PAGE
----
No puns intended; a website thrives on what 'clicks' for the visitor.
Yes, Jenny and her friends are movie enthusiasts who always desire to see the thriller before committing time and money to see a movie. And this way, they hardly get it wrong because they have been 'warmed up for the adventure, romance, or action they are about to see. That is what a click-through page does: warm up the prospect or customer. Unlike squeeze landing page, click-through does not have a form for collecting the visitor's information; all it does is captivate prospects with catchy headlines, powerful visuals, and templates. The aim is to 'pull' prospects into the sales funnel with an eye-popping call-to-action button. Oh, yes, you have seen this before!
One of the critical reasons for a website is to generate a lead. Of course, a website is not just a piece of aesthetic creation; it is built among other objectives to publicize your 'reason for being' and convert prospects to customers. At one point or the other, visitors have 'landed' on the part of a website where their names, locations, occupation, age, email address etc., are requested and given. Yes, that is the 'lead capture landing page. It sounds all too familiar, right? Once the visitor's details are captured, it becomes easy for a brand to build a relationship using content and promotions that convert visitors to customers and even loyal ones over time.
It has been established here that a landing page is created to fulfil a particular objective; to this extent, a microsite is a landing page. Though it can be standalone or be embedded into a parent website, a microsite could be created to register prospective participants for a webinar, marketing conference, online event, etc. This way, interested customers will directly go to the microsite-landing page to register for such an event.
"Oops! Something has gone wrong!"
Who hasn't come across that once in a while?
Not until recently, whenever Christie saw this pop-up, she was always scared that she had landed on a 'dangerous, harmful' page and would quickly beat a hasty retreat. ‘404 error page' is not one of those suspicious pages, and this is an excellent place to clear the air. Yes, things go wrong from time to time in accessing a website: links might have broken, products might have been down or moved, and once any of these happens without a ‘404 error page', visitors will hardly return to your site. However, with the ‘404 error page', visitors are re-directed to the home page, where their confidence is restored. The hack is to create a humorous ‘404 error page' that could hold the prospect's attention.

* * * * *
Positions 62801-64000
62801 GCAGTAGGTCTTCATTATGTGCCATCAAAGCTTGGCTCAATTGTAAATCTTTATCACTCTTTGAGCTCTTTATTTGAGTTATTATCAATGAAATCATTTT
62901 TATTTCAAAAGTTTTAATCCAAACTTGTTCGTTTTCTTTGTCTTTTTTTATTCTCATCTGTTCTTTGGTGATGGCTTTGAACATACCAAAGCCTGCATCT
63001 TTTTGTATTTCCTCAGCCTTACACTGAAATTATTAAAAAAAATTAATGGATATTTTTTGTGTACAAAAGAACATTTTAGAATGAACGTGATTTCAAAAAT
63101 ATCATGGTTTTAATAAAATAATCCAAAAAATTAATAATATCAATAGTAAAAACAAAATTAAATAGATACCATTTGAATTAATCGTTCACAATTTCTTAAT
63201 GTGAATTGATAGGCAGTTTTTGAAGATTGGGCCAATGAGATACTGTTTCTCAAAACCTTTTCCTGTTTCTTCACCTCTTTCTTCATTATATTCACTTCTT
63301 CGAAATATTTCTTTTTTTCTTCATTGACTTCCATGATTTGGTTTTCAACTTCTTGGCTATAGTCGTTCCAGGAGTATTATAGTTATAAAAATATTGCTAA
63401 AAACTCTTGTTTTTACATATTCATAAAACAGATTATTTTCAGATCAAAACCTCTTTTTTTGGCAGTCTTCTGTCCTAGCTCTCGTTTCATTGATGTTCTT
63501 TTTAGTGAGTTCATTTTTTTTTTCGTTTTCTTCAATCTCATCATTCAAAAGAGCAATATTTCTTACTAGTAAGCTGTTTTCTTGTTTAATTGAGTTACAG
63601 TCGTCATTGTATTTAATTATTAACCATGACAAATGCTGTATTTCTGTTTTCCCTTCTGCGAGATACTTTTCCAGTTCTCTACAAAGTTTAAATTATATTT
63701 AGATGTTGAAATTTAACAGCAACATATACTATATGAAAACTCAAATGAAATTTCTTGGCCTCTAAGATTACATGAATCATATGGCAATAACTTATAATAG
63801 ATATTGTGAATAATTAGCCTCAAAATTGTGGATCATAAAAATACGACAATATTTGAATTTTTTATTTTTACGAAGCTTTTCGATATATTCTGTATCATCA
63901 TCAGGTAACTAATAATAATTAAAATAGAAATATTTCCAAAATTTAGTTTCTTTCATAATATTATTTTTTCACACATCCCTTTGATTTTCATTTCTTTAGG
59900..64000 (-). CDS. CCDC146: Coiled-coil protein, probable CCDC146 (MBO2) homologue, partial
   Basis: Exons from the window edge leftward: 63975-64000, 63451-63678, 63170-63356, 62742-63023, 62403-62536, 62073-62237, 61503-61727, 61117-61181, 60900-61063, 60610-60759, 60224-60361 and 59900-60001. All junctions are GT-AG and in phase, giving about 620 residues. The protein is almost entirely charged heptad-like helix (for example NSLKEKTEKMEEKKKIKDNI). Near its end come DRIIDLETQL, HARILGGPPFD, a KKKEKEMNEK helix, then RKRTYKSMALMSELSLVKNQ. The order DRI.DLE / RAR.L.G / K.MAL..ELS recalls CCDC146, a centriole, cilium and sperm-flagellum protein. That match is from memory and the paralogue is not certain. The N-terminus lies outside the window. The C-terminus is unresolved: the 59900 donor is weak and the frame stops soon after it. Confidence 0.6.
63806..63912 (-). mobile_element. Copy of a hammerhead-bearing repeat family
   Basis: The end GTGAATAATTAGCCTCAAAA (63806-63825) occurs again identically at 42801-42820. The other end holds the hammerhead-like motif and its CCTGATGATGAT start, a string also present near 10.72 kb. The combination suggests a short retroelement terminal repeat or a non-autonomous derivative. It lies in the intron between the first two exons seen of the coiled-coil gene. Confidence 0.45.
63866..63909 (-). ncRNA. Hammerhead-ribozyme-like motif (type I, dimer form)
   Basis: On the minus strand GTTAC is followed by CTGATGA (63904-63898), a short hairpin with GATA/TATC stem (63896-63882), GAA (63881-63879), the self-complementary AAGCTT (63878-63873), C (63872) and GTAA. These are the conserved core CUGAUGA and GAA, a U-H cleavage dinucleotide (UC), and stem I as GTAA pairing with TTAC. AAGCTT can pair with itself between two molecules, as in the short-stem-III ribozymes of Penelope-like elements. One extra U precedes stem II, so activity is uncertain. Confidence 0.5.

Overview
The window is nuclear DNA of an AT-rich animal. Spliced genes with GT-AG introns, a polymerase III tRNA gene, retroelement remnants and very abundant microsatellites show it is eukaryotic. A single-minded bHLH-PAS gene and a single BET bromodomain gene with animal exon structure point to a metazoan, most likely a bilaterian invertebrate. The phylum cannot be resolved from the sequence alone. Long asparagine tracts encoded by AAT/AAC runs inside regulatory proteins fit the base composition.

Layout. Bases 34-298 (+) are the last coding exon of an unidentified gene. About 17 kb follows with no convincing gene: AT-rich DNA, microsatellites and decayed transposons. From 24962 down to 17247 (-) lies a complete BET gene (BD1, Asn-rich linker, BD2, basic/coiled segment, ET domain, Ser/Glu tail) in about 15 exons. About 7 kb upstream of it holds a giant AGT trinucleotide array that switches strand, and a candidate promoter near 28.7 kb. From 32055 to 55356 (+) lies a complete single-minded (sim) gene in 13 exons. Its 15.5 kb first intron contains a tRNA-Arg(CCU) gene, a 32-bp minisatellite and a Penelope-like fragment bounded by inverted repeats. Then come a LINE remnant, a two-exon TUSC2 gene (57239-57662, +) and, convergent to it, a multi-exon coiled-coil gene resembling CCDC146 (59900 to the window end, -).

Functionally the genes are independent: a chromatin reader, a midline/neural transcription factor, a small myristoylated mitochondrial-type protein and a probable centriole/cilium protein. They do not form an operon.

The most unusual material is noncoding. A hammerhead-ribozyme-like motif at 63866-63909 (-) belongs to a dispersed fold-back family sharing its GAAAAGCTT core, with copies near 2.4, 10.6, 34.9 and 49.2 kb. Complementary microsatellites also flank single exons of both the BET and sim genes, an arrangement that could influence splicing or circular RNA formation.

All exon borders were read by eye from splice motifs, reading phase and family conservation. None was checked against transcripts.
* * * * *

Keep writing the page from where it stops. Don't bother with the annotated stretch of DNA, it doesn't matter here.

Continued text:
And, why not? AR, VR, 3D visualization are disrupting online marketing strategies, and the customers are having the best of it. Brands are now reviewing their plans to integrate these technologies into their websites to bring hyper-reality into user experience (UX). A landing page is best suited for this integration, hence an augmented-reality landing page. E-commerce websites offer their visitors a new layer of reality that enables them to 'feel' products before hitting the BUY button. Don't sleep on this!
Landing pages are actually worth the buzz.
Sit back for a moment and reflect on the different situations were landing pages, as offered above, are leveraged for achieving specific marketing goals. Its single-mindedness helps your brand to focus on a particular engagement with a particular audience, product, event, campaign etc., in mind. This way, marketing resource is effectively channelled with high ROI. With a lead generation landing page, for example, your business will be able to build a quality database of prospects and customers for immediate and future marketing activities. Do you see the trick?
Here is how 'landing page' link up with your website performance
Website performance directly impacts a brand's search engine optimization SEO. Google Analytics, let's call it to mind, prioritizes user experience in ranking websites. The more your website maintains a reasonable bounce rate of between 25-40%, the more it is regarded as a website that attracts, delight and engages. This quickly leads to landing page optimization (LPO), which is a subset of conversion rate optimization (CRO), and website optimization in the final analysis.
Key landing page optimization elements: keep an eye on what counts
The long and short of it is to prioritize and optimize your landing page. Ensure that catchy headlines with images and videos are used, the benefits of your product embedded into your content, your landing page is mobile-friendly, a clear call-to-action button is in place, the essential features are kept above the fold. There are lots more!
It is always advisable that your landing page is constantly updated for possible changes and improvements. The name of the game is improvement and conversion. The essence of optimization is to put out the best elements that attract visitors, so it is good practice to check what is working and what is not at any given time.
Taken as whole, a landing page is not the same as a home page. A home page is for the website, while a landing page is for a specific page on the website intended for a particular marketing effort. When visitors are directed to a website treated as an exclusive experience (user experience), especially with the creation of a landing page, the visitors can focus and act as desired (conversion). This impacts the metrics and analytics of a web with excellent website performance.